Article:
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Best food streets in KL: Jalan Peel

We pick the street's best dishes to try

 (Photo: Hizwan Hamid)
Photo: Hizwan Hamid

Beef tripe noodles
A far cry from the starchy strands that pass for egg noodles in supermarkets, the noodles here are springy with a slightly rough texture that helps the dark soy sauce and minced beef cling to their surface. You’ll begin to wonder if the accompanying beef tripe, tendon and stomach – tender and soaked in a cloudy beef broth – actually matter when the noodles are this good. Soong Kee on Jalan Tun HS Lee still takes the crown in terms of consistency and flavour but this beef-centric bargain on Jalan Peel doesn’t lag behind.
Yang Kee Beef Noodles, 6pm onwards.

 (Photo: Hizwan Hamid)
Photo: Hizwan Hamid

Grilled chicken wings
There’s no reason to resist tearing these sticky wings with your fingers because that’s the best way to eat it. Dutifully traditional, these wings are delectable straight up, yielding a light crunch with a lacquered mahogany finish. The customary chilli sauce dip is unnecessary – these honey-marinated wings are good enough to have on their own. If you’ve never had a reason to head over to this part of town, you do now.

Ah Wah Grill Wings. Tue–Sun, 4.30pm–12midnight.

 (Photo: Hizwan Hamid)
Photo: Hizwan Hamid

Pork innards soup and rice
Pork innards such as intestine, stomach, liver, kidney and coagulated blood are stewed with meat and bone since seven in the morning to achieve a tender texture. For the broth, Mr. Siew uses only two ingredients – salt and a minimal amount of ajinomoto – so that the taste is kept light and it complements the offal pieces, where the attention is due. A simple garnishing of spring onion tops the dish, which goes best with a bowl of white rice.
Sin Kee. Tue–Sun, 5pm–11pm.

 (Photo: Hizwan Hamid)
Photo: Hizwan Hamid

Satay (beef, chicken and lamb)
Owner Suhairi Majid nails the most crucial aspect of satay that so many cooks get wrong: the cut of the meat. An outstanding skewer requires a good balance of fatty and lean bits so that the meat still remains juicy on high heat. Suhairi threads chunks of meat (chicken, beef or lamb) on a stick, constantly basting and fanning them over scorching coals. Flame-licked and imbued with smokiness, the satay here is charred perfectly and should be dipped into chunky peanut sauce and savoured with a side of ketupat and sliced cucumbers.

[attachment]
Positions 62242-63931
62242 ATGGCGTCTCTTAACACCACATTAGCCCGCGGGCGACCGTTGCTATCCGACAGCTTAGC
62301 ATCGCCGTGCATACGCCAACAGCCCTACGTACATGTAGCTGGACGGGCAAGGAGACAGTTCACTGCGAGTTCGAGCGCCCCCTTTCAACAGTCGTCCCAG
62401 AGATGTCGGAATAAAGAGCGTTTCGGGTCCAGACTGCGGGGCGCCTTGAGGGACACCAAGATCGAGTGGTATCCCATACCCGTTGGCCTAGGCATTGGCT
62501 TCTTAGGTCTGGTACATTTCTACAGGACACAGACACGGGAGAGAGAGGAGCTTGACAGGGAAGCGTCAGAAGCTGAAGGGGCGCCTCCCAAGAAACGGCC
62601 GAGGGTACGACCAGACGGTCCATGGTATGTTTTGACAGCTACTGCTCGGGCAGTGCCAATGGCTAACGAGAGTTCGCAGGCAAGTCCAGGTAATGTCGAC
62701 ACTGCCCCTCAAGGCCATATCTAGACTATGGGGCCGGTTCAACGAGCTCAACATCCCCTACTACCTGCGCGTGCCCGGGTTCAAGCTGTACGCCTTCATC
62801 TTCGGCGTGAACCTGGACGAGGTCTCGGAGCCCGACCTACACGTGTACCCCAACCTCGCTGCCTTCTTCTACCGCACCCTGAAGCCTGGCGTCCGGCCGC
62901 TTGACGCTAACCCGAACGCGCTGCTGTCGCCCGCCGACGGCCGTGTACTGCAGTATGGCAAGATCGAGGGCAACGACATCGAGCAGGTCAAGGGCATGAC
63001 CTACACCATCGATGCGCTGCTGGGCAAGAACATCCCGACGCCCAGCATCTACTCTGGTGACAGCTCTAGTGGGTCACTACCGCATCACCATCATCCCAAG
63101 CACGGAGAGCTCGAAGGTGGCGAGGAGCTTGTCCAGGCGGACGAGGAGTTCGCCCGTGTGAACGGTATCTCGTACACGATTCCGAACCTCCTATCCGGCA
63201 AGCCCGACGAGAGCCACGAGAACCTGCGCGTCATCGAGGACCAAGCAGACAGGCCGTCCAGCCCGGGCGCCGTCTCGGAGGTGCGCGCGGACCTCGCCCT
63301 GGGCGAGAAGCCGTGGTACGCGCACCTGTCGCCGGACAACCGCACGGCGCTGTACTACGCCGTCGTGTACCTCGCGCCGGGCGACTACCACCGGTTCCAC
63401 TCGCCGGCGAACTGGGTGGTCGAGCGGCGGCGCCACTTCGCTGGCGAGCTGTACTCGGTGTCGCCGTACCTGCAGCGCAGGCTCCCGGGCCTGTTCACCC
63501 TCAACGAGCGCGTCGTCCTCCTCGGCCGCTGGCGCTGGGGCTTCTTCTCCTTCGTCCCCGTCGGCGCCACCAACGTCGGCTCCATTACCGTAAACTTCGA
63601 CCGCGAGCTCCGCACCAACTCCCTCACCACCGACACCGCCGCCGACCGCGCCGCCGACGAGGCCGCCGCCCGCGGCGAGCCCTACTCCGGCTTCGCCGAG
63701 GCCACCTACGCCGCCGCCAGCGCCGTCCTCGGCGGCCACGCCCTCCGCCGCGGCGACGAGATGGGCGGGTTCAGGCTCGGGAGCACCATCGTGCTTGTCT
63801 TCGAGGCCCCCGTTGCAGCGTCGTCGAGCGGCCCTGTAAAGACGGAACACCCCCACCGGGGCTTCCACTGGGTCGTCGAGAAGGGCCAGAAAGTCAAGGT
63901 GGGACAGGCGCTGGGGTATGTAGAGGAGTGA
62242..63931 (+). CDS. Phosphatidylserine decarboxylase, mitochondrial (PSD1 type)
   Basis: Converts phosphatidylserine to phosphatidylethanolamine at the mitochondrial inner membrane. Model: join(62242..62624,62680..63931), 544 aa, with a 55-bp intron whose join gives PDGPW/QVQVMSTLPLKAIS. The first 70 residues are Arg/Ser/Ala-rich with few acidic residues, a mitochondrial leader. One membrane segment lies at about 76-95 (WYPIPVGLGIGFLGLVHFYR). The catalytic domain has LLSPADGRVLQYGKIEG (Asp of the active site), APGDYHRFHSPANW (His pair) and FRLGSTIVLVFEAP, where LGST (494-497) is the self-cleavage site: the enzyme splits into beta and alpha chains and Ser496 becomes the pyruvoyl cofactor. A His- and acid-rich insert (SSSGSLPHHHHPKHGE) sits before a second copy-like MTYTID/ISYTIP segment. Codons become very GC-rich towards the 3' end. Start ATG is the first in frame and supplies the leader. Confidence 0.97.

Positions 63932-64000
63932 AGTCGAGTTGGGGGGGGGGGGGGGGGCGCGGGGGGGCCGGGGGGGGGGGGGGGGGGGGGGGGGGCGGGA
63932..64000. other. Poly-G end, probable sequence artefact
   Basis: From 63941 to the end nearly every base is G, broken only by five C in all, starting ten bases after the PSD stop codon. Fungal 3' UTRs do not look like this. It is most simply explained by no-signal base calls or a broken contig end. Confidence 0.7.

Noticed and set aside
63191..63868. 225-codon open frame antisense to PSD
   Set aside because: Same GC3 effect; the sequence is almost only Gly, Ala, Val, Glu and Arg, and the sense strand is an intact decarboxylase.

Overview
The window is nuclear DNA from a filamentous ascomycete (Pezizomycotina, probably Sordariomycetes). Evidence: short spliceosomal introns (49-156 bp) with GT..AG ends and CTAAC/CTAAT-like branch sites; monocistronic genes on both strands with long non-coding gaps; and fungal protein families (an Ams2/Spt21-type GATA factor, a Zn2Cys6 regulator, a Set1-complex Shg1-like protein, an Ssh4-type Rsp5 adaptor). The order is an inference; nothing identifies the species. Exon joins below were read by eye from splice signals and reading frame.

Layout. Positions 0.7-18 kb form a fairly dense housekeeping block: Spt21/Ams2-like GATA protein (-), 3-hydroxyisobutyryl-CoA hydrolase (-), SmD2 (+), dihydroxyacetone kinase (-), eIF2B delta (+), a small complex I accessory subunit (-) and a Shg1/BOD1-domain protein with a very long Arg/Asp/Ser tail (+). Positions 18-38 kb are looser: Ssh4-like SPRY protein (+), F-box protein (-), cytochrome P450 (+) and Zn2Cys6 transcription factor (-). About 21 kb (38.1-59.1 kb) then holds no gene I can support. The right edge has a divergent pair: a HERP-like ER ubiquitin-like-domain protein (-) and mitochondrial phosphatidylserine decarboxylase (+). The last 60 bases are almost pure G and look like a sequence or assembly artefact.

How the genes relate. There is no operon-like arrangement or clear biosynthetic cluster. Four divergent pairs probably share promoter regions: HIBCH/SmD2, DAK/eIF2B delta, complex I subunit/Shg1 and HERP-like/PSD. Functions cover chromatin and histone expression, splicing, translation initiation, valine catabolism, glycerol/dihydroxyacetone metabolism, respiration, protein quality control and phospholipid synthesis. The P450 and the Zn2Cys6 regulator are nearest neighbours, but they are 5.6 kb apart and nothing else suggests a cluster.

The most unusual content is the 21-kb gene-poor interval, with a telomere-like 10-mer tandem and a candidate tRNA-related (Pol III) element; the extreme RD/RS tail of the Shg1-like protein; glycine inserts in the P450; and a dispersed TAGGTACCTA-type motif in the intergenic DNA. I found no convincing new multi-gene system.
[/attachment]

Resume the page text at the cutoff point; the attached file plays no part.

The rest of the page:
Queen's Restaurant. Tue–Sun, 6pm–11pm.

 (Photo: Hizwan Hamid)
Photo: Hizwan Hamid

Hokkien mee
When Mr Ma took up the wok at Machai Stir Fried to replace the previous owner, he brought with him three decades’ worth of experience. Cooking the traditional recipe his mentor taught him, the stall dishes out no-frills smoky noodles drenched in dark sauce, with pork pieces, prawns and crunchy bits of deep-fried pork lard.

Machai Stir Fried. Tue-Sun, 4pm-11pm.

 (Photo: Hizwan Hamid)
Photo: Hizwan Hamid

While business is manned by both husband and wife, it is Mrs Goh whom you’ll see making the popiah. Wrapped in a paper-like ‘skin’, this vendor’s pork-free rolls are stuffed with grated sengkuang (jicama), carrots, shredded omelette, bean sprouts, chopped peanuts, fried shallots and crispies. Sweet sauce and gravy from the cooked vegetables give the popiah its juiciness, but don’t leave it out for too long or you’ll be biting into a soggy roll.
Popiah stall. Tue–Sun, 4pm onwards.

 (Photo: Hizwan Hamid)
Photo: Hizwan Hamid

Lin zi tong sui
At Jalan Peel, dessert comes in the form of a cold curative drink made from winter melon, brown sugar, barley, snow fungus and lin zi (lotus seed). Make your order and watch as Madam Hoong expertly spoons grass jelly and pink sago balls into a bowl before filling it with the pandan-infused tong sui and a small amount of water to balance out the sweetness. Based on a four-decades-old recipe the owner inherited from her aunt, the refreshing treat caps off your meal on a high note.

Jalan Peel Tong Sui stall. Daily, 2pm–11.30pm